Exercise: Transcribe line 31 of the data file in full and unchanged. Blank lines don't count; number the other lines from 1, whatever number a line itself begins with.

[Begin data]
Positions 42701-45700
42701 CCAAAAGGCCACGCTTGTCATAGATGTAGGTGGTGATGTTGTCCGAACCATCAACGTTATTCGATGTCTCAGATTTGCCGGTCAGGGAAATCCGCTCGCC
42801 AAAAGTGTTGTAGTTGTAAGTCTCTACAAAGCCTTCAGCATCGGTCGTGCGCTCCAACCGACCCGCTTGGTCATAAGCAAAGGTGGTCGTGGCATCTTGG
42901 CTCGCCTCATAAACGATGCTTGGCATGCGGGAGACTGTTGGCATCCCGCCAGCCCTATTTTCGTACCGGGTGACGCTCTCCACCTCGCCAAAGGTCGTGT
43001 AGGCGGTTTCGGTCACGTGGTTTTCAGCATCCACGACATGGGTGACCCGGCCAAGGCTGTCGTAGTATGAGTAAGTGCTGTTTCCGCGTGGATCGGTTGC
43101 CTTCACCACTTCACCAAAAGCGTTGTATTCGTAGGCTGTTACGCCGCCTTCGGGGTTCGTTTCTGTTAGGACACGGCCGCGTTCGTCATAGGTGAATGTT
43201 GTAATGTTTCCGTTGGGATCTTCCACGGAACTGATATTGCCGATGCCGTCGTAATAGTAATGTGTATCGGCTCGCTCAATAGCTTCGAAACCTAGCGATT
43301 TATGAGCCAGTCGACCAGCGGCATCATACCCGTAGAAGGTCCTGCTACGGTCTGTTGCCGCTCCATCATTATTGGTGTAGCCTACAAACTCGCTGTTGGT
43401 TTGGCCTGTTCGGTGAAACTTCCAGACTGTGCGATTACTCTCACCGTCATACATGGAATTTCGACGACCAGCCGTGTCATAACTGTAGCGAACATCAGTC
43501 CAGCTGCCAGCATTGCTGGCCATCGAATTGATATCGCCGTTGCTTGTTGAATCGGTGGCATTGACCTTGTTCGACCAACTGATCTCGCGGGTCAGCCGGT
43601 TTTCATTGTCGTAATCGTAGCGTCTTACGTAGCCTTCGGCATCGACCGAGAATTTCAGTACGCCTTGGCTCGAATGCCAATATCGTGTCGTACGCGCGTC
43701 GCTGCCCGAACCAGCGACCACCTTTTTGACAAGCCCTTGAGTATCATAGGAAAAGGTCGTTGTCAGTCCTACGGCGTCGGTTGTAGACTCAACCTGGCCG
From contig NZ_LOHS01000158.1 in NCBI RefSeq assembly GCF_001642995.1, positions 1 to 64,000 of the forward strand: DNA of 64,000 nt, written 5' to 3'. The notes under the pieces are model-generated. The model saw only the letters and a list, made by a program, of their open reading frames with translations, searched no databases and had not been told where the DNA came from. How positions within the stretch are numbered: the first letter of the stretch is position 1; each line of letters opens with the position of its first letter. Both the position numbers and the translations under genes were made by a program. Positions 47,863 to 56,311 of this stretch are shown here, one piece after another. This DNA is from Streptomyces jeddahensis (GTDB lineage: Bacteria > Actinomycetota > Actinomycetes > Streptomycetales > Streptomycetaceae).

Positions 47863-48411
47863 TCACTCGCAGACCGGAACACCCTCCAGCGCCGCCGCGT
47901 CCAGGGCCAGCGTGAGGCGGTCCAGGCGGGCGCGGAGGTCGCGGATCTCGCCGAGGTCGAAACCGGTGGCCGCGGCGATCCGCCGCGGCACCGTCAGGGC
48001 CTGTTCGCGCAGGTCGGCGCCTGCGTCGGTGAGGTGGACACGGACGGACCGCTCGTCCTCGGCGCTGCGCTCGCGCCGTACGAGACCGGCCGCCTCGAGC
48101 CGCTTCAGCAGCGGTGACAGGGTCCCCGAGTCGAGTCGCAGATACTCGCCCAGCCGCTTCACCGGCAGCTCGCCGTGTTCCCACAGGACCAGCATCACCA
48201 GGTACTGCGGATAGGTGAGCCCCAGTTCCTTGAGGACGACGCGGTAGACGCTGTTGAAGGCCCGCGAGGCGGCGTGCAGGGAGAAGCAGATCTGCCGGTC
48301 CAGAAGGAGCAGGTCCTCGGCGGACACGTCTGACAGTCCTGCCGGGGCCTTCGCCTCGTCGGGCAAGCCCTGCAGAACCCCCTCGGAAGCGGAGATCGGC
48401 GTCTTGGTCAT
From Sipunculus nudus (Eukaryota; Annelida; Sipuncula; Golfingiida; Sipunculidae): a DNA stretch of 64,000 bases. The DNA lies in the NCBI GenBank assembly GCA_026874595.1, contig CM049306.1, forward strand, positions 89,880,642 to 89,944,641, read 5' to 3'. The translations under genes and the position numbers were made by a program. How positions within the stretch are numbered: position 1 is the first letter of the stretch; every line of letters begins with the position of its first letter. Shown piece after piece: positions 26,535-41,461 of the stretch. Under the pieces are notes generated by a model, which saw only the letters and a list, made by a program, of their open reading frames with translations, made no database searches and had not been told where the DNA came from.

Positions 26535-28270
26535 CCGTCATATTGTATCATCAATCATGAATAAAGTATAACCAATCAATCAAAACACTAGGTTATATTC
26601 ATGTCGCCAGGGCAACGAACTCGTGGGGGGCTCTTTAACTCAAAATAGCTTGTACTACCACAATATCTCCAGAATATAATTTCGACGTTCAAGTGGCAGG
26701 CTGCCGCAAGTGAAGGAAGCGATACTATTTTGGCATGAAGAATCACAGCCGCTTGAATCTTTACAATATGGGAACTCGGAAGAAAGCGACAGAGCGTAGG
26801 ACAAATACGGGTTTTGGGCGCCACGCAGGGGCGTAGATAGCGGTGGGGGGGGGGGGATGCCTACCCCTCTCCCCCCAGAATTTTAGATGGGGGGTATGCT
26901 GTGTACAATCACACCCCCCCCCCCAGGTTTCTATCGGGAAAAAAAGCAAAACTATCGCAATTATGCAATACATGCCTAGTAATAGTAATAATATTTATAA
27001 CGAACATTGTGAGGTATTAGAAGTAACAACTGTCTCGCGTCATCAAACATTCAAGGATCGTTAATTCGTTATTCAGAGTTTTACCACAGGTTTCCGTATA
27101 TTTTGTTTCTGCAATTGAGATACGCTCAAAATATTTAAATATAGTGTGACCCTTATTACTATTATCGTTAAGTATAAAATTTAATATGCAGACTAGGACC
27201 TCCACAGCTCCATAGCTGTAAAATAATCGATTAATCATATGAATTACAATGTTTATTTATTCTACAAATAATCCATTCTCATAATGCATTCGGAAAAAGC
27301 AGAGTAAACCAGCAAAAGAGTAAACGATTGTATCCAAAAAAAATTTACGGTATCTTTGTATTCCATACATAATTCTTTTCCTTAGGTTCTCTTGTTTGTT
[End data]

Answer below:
27201 TCCACAGCTCCATAGCTGTAAAATAATCGATTAATCATATGAATTACAATGTTTATTTATTCTACAAATAATCCATTCTCATAATGCATTCGGAAAAAGC